The Big Guys are waking up

07.08.06 – By Cesar R.: The trio of best heavyweights today is composed, according to the Ring ratings, by Wladimir Klitschko, Hasim Rahman and, surprisingly, James Toney. While Klitschko and Rahman are also the consensus Top Heavyweights, many criticize the Ring’s rating of Toney at #3; they think that he lost against Rahman and that guys like Lyakhovich or even Valuev deserve that place. In my opinion, the Rock of Baltimore (to differ him from the one of Brockton) won that fight by 2 rounds.. However, that fight was close and a draw isn’t so hard to conceive, considering the punch stats and Toney’s subtle moves. So ranking Toney just below Rahman isn’t hard to visualize. These three fighters also have a common factor: all of them fell from the top and returned to it.

Wladimir Klitschko’s return to the Top of the Heavyweight division has been the best since the one of Mike Tyson (from jail) in the mid 90s.

And I’m not counting the comeback of George Foreman, since he retired at will in 1977. After being quickly demolished by ‘The Sniper’ Sanders, Wladimir lost his heir apparent status and much of his prestige. So he started adjusting his style to a more conservative one, but it took long before he mastered it…and he lost again, against Lamon Brewster. That was the worst part of everything: the miserable excuses, being excluded from the Top10, the jokes from the media, the lack of support from his own fans, etc.

People of his own entourage were telling him to quit boxing, but he decided to give it one more try. He has had relative success ever since. His toughest challenge came in 2005 against Samuel Peter. The Nigerian was seen by some like the next great heavyweight, even some vehement fans considered him to be the next Tyson (!!). Peter has nothing that resembles Tyson, except very good punching power; but he is slower, fatter and cruder. Nevertheless, it was a big challenge for Klitschko and he showed heart by standing up after some knockdowns and rocking Peter, then winning a comfortable UD. At the end, Wladimir recovered a lot of prestige and Peter ended virtually disfigured. Then he rematched Chris Byrd and now we have Klitschko again as the #1 heavyweight, after three terrible years for him. Nobody can deny he has made a great effort.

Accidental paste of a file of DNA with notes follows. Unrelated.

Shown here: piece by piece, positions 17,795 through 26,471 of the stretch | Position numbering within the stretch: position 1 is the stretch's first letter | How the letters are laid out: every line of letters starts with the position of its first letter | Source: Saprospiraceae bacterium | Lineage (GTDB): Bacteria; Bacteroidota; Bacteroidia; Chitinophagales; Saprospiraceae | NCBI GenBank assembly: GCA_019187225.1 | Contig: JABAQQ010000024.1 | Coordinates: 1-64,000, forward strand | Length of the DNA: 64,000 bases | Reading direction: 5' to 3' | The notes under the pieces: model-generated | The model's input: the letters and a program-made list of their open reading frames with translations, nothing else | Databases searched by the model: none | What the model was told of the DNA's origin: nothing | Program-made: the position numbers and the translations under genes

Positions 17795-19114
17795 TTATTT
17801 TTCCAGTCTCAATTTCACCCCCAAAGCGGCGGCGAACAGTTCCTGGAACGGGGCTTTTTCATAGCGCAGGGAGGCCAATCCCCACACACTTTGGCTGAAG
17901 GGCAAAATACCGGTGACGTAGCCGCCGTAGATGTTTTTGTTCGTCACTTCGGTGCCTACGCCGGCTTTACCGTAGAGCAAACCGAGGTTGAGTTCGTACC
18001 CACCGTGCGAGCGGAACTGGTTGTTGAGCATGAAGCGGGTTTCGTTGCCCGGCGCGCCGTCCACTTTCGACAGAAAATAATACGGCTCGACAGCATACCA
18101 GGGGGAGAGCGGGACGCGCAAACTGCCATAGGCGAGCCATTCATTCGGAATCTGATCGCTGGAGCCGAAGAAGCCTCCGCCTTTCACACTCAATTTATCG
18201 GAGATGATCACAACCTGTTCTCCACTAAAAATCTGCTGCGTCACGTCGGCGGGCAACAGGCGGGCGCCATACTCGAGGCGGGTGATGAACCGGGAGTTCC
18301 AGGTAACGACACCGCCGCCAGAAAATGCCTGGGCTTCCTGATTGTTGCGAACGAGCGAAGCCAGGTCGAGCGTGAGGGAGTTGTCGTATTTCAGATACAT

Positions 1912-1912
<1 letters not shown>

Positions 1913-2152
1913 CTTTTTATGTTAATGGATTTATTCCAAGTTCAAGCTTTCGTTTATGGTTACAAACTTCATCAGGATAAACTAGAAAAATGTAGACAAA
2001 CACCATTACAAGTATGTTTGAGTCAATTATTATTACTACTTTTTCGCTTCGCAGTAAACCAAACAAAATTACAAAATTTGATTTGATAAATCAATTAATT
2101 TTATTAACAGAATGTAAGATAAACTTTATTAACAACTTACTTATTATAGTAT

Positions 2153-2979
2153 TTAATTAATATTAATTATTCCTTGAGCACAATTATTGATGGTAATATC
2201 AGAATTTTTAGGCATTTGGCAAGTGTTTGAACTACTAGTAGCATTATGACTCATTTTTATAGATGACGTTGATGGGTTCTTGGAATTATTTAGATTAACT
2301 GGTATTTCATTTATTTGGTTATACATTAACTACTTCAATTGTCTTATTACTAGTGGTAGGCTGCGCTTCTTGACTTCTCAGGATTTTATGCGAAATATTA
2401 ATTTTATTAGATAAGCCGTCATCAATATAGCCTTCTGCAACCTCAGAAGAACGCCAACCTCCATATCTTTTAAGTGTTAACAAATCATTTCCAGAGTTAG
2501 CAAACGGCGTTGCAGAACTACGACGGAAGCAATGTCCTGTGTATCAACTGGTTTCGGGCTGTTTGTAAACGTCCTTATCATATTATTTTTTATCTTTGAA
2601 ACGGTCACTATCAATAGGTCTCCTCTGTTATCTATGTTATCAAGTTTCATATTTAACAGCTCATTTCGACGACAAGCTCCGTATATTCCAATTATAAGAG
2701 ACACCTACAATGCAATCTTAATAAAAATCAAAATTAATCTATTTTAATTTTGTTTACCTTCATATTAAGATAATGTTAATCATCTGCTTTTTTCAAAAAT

Hasim Rahman is a different story because he was given a shot at the Title of Lennox Lewis, when he wasn’t a high-ranked fighter. Then he became “Rahman the Champion” for 7 months before turning into “Has-been Rahman”. He also had bad times and couldn’t score a win from April 2001 until March 2004, losing to a well-prepared Lennox Lewis, an old Evander Holyfield and John Ruiz. Don’t forget Hasim’s dubious draw against an overweight David Tua, while being at overweight himself. The former Champ started his “comeback” and was very active in 2004. Then in 2005 he defeated a Top10 fighter for the second time in his life (Monte Barrett) and last April he took the best part of that draw against another Top10 fighter, James Toney. Now Rahman is the #2 heavyweight, he has earned that place and he is more mature and more focused than before. Has he peaked?

Speaking about James Toney…he also had his “Dark Ages” between 1996 and 2003, so his return to the spotlight was even more dramatic than the one of Klitschko or Rahman. He did look impressive against Holyfield and that win included him in the Heavyweight Top10. After that, I’m afraid he has been more about trash talking than about getting concrete results in the ring. However, he has the chance to reaffirm himself against Samuel Peter, and then aim to a rematch with Rahman or challenge another titlist. He is also ranked high at the WBA, so maybe he could fight Nikolay Valuev. The size difference is tremendous, but I think Toney wins that fight on points. He still has good counterattacking skills, measures well the distance, has an A grade chin and knows how to use the angles. Valuev would put him against the ropes and Toney would do what he knows to win the fight on points. It would be his third chance at a belt, he must not ruin it…and if he does then it is all over for him in boxing.

On the other hand, Klitschko and Rahman are busy with their own fights, which could be considered “easier”. The first one is fighting the former Champion Shannon Briggs, the latter will try to avenge a loss against the former #1 contender (6 years ago): Oleg Maskaev. There are rumors that they will meet each other in early 2007, if they win their respective fights. It must happen, Rahman is predestined to fight a Klitschko…and it would also reestablish the championship lineage. If a good undercard is included, I’d pay a lot of money to watch it.

Some notes:

-With his draw against Ray Austin, Sultan Ibragimov gave more reasons to the fans of why the Ibragimovs are not the new Klitschkos. Take a look at Ruslan Chagaev, in my opinion he is the best Eastern European fighter after Wladimir Klitschko.

-My prediction for Rahman-Maskaev: Rahman UD12

Article posted on 07.08.2006

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